Is there any way to check if shift cables are about to break?

I have a Shimano 105 mechanical groupset and I would like to know if there is any way I can check if my shift cables aren’t frayed or about to break? These cables often get frayed when I am out on a ride and I have to complete the ride while being stuck in one gear.

Whenever they have went on me or a friend’s bike the always go right inside the hood. It last happened with a hire bike in Spain and the owner swears that the cable was less than a month old. The only warning sign IMO is that shifting may get a bit slow and sloppy.

Edit: oh and I was stuck in two gears (a 2x front) and adjusted the limit screws so it wasn’t the highest gear I was stuck in.

The most common place to fray is the shifter, where they are repeatedly wound and unwound with each move through the gear range. Unfortunately, this makes it difficult to see. And because it is so slow and gradual to degrade, it is difficult to go by feel as well. One tell tale sign is while they will shift onto a larger sprocket smoothly, they are slower to shift onto a smaller sprocket . The reason for this is that shifting onto a larger sprocket happens when you pull on the system with the shifter lever and you can always apply more force, but shifting onto the smaller sprocket occurs as you release the cable, and the shift happens only under the tension of the return spring in the RD. This is the point where increased friction in the system is likely to show up.

Shift cables should be replaced once they START fraying, not at the point where they are likely to break. Trust me, performing surgery on your shifters to retreive broken bits of cable is something you only want to do once in your life.

And if your cables had frayed/broken, it is probably time you replaced the external housing as well - fraying cable can eat away at the housing lining, bits of lining can move through the system, further abrading the housing lining, and increasing friction all the way through.

Personally, I got into the habit of replacing my shift cables as a preventative measure about every 4000 miles, and replacing the external housing every 3rd time I replaced the inner. Shifting remained smooth throughout, and it is much easier to replace an unfrayed cable than one that has begun to fray.

4 Likes

Yes - roll back the hoods - on the outside of each shifter you’ll see a little plastic panel that can be flicked open - this is where you would feed in a replacement shifter cable. Grab a torch - flip that open, then shift from the smallest to the largest sprocket - you’ll be able to see the portion of the cable most exposed to bending and fraying being pulled through that area. If it’s not shiny and new looking…replace.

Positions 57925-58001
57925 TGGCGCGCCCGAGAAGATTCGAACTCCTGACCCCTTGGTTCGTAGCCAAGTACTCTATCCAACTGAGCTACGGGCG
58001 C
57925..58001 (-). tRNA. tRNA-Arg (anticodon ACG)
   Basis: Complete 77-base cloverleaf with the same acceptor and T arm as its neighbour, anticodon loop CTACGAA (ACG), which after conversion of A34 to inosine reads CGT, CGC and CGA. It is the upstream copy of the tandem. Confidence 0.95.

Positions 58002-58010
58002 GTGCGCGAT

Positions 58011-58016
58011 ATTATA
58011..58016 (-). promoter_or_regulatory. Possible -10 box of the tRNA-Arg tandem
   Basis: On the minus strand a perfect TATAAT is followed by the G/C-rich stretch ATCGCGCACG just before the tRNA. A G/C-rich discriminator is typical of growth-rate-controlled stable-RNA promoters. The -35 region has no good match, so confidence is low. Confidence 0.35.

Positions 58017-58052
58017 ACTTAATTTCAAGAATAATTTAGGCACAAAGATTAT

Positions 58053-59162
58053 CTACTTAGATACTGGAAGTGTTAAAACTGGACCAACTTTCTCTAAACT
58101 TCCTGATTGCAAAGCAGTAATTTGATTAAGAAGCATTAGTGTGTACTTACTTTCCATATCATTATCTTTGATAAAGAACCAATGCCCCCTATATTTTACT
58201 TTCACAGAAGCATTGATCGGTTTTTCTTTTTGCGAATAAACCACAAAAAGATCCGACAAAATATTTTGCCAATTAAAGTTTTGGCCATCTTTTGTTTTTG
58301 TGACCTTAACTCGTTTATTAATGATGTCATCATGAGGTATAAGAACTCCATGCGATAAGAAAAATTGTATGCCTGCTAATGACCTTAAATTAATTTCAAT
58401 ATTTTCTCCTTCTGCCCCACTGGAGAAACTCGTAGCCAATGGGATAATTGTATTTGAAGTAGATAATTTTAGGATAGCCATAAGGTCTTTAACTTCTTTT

1 Like

Also, whenever I have the shifters off the bike - as you’ll likely be replacing the bar tape too, why not? - of flushing them out with degreaser and really hot water,

1 Like

Really helpful, thanks!

@mcalista Previously I used to wait until my cable got pretty frayed. I remember one day when I was at the bike shop and was told that the labor cost to remove bits and pieces of the frayed cable from the shifter is more than the cost of the shifter itself! Fortunately, the mechanic was able to remove it pretty quickly. Definitely don’t want to go through that again.

@Dogfather I don’t get it as to why I need to replace the bar tape? The bike I have is only slightly more than a year old with most of the riding done indoors. I don’t take off the shifters when replacing the cable as I only need to peel back the hood.

Usually the advice is to replace the outer cable housing at the same time as the cable, and usually the cable housing is under the bar tape, so in that case, you likely have to replace the bar tape too (unless it is a type that doesn’t stick and can be wrapped over again). (Maybe not true anymore with integrated bars?)
However, if the cable is still in good condition, not frayed or rusted, you might be ok to just replace it, and leave the outer alone.

Wow, mime pretty much all start to break by 3000, miles, enough so that i change mine at 2700 miles. Not sure what im doing wrong or your doing right to get 4000 miles per cable. Fun fact, Back in the early 2000s, with 10 speed dura ace, id get over 10,000 miles per cable, not sure if the cables are weaker or the new shifter design causes them to fail, but i miss the old days.

It’s going to be highly dependent on how often you shift. I wouldn’t be surprised if cyclist riding in very flat and smooth areas get much longer life out of the cables versus those that encounter a lot of short steep climbs.

2 Likes

I think it’s due to the tight bend the cable has to perform inside the shifter now before it routes out the back, whereas before it was just straight out.

I’m riding my son’s bike at the moment while mine is off to the painter…ultegra 6600, the last of the exposed cables - the shifting is still so light and positive. I was thinking the other day on how many generations of Ultegra I’d ridden - all the way back to 6 speed 600 with the first SIS downtube cables.

There haven’t been a lot of duffers in there. 6700 was I think the worst by a country mile, those first hidden cable shifters could be pretty much guaranteed to let me down at the worst possible moment. 9 speed 6500 - that was ok, but got really sensitive and skippy as chains and cassettes wore. I’ve found 6800 to be pretty near faultless, bar the front shifter. Chucked a 9000 in it’s place and I’m at 50k troublefree k’s.

Just picked up 8000 while it’s about, more just to complete the set of mechanical rim brake Ultegras. Looking forward to it!

On outer cables - I usually totally disassemble and service my bike every winter, replace these annually. Inner cables, maybe every six months…